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Natural Environment Recovery Programme progress

Natural Environment Recovery Programme progress

At a forum in Christchurch last night, many of those who helped develop the Natural Environment Recovery Programme for greater Christchurch Whakaara Taiao learned more about the considerable progress being made across the 17 workstreams that make up the programme.

Programme leader Chrissie Williams (Environment Canterbury) thanked the group responsible for guiding the projects reflecting 10 different themes.

Reporting on the Te Papa Ōtākaro/Avon River Precinct project in the central city, Tanya Neville of the Christchurch Central Development Unit illustrated the key components of the 3.2-kilometre, 25-hectare area that will reconnect people to the river. This project will be completed by the end of 2015.

Clive Appleton of Christchurch City Council reflected on the water quality and ecosystem health focuses of the Council’s stormwater treatment and land drainage recovery programme. Rain gardens are a particularly innovative feature of this programme.

Bailey Peryman of the Soil and Health Association said how pleased his organisation was to be selected to lead the project encouraging community gardens, urban forests and a food reliance network.

Rob Lawrence (Canterbury Employers Chamber of Commerce) spoke on behalf of the group promoting the Waitākiri Sanctuary in the Travis Wetland area of eastern Christchurch. Evan Smith of the Avon Ōtākaro Network talked about the mahinga kai exemplar project in the same location. This 12-hectare area features 11 outdoor “classrooms” focusing on different habitats and species.

Andrew Crossland of Christchurch City Council concluded the forum by providing a striking update on bird populations since the earthquakes. While there has been a large redistribution and some colonies have been deserted, new habitat has also been created.

Environment Canterbury Commissioner Rex Williams, who opened the forum, says the Natural Environment Recovery Programme is important for the future wellbeing of Cantabrians.
“Our natural environment is a central part of our shared heritage and culture. Many of us live here because we value the natural environment - the rivers, the beaches and harbours, the forests and Port Hills - and the activities these special places provide,” Mr Williams said.

“This initiative builds on a great deal of important work by many people and organisations that has been continuing for a number of years. It is very pleasing that such good progress is being made and I thank everyone involved. Of great importance to Ngāi Tahu is taking active responsibility for the environment so it is left better than it was found. There is much still to do and we all look forward to the challenge.”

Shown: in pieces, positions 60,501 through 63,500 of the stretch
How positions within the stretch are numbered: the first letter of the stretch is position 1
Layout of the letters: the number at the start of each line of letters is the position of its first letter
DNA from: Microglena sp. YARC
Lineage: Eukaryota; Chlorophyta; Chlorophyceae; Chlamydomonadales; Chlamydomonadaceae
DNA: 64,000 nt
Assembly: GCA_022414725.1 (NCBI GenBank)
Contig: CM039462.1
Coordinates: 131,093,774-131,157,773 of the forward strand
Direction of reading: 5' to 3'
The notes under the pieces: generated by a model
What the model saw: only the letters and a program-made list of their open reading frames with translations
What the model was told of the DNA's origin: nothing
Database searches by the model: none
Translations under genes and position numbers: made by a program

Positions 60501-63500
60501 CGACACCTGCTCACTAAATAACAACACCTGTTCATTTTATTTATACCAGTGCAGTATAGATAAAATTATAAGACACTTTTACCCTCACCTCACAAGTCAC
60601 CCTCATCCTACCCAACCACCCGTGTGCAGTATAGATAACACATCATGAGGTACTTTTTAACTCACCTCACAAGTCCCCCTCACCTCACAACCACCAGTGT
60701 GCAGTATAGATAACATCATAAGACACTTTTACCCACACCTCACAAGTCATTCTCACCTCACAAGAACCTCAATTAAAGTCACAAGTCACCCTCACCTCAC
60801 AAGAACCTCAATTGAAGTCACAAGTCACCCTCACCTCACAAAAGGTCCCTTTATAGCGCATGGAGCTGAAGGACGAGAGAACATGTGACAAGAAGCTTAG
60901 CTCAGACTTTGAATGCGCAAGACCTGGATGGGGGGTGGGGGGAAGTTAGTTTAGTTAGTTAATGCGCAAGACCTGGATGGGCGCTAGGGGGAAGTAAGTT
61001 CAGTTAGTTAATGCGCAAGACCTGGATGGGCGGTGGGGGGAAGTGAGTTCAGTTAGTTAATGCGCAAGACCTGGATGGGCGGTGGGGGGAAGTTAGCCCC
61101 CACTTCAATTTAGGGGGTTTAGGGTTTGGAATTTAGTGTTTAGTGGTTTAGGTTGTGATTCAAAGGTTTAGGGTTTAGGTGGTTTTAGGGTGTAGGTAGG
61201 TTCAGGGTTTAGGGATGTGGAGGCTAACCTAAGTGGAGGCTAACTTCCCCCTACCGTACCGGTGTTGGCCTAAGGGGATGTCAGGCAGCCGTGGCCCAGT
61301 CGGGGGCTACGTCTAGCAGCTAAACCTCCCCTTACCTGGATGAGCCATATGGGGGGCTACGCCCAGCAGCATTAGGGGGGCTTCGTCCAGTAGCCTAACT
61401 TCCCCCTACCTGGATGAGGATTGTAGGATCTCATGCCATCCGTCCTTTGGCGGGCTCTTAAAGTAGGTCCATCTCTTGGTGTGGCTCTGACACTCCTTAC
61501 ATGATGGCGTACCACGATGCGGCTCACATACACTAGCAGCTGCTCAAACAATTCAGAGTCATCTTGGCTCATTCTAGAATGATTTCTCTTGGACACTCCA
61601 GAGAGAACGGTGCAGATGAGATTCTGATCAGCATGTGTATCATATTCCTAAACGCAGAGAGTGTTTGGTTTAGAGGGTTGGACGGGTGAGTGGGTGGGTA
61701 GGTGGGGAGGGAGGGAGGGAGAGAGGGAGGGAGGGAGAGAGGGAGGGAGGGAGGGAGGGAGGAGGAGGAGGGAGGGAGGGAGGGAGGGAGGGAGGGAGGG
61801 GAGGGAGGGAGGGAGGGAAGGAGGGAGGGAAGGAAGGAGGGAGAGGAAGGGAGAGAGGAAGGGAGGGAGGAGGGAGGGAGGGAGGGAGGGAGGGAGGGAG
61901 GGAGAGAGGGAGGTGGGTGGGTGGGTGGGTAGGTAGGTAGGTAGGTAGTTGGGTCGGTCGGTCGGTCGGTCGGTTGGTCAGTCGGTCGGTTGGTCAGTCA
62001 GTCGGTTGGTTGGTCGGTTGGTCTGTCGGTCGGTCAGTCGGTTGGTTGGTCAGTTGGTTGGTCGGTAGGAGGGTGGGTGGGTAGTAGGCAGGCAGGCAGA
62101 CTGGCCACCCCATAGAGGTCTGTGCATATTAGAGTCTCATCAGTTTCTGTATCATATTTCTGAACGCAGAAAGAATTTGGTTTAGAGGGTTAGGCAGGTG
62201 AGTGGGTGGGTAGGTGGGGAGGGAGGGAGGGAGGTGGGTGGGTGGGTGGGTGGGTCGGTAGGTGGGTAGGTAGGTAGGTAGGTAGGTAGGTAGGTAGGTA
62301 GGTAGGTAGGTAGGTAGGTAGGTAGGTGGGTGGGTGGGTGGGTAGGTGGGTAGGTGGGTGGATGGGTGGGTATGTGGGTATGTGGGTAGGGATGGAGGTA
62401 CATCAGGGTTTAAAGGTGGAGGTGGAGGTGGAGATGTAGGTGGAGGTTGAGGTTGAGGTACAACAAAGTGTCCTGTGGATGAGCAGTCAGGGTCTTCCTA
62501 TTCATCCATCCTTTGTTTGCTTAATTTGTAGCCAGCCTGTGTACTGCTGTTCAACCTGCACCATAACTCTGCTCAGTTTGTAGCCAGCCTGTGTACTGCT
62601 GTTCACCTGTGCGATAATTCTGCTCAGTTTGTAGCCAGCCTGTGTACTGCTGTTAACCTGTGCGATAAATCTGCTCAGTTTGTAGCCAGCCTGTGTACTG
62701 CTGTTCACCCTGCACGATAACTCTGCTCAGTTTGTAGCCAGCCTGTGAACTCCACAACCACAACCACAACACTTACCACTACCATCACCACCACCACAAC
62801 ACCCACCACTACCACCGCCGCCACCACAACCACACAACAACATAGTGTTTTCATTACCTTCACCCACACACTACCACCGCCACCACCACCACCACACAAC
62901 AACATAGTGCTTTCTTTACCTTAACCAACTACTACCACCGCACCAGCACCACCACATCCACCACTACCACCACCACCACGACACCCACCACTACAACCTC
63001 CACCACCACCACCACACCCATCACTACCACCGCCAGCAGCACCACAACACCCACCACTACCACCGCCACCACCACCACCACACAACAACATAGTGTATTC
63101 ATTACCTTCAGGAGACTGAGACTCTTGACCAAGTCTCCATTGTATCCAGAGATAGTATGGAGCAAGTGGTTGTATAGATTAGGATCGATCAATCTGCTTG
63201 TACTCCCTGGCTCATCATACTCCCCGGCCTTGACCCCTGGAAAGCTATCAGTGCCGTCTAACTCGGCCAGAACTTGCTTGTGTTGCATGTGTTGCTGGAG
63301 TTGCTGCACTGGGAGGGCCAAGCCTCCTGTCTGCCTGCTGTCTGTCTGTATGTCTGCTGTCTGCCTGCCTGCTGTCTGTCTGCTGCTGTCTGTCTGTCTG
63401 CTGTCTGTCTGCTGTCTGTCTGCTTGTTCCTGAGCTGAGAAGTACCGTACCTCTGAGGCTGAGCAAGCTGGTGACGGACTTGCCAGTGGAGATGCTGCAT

The Natural Environment Recovery Programme was initiated through the Recovery Strategy for greater Christchurch. It acknowledges the links between the natural environment and recovery, and integrates with other recovery programmes and objectives.

Seventeen projects led by different organisations are included in the programme to reflect priorities identified by the community - for example, there is a strong community desire for land made available being used to include provision for recreation, parks and community gardens.
Greater Christchurch is defined in the Canterbury Earthquake Recovery Act 2011 as the districts of Christchurch City Council, Selwyn District Council and Waimakariri District Council, and includes the coastal marine area adjacent to these districts.
The focus of the Natural Environment Recovery Programme is on areas most affected by the earthquakes - generally the catchments of the spring-fed streams (Halswell/Huritini, Heathcote/Ōpāwaho, Avon/Ōtākaro, Styx/Pūrākaunui, and Kaiapoi) and the Port Hills. There was less impact on the natural environment on Banks Peninsula and in inland areas.

Environment Canterbury was asked by the Minister for Canterbury Earthquake Recovery, Gerry Brownlee, to lead development of the programme in 2012. It was launched at an event at Travis Wetland in eastern Christchurch in November 2013.

The programme was developed with strategic partners Te Rūnanga o Ngāi Tahu, Christchurch City Council, Waimakariri District Council, Selwyn District Council and the Canterbury Earthquake Recovery Authority. Ngā Papatipu Rūnanga, the Canterbury District Health Board and the Department of Conservation are also key partners. These organisations and a number of others are involved in delivering the 17 workstreams.

See www.ecan.govt.nz/nerp


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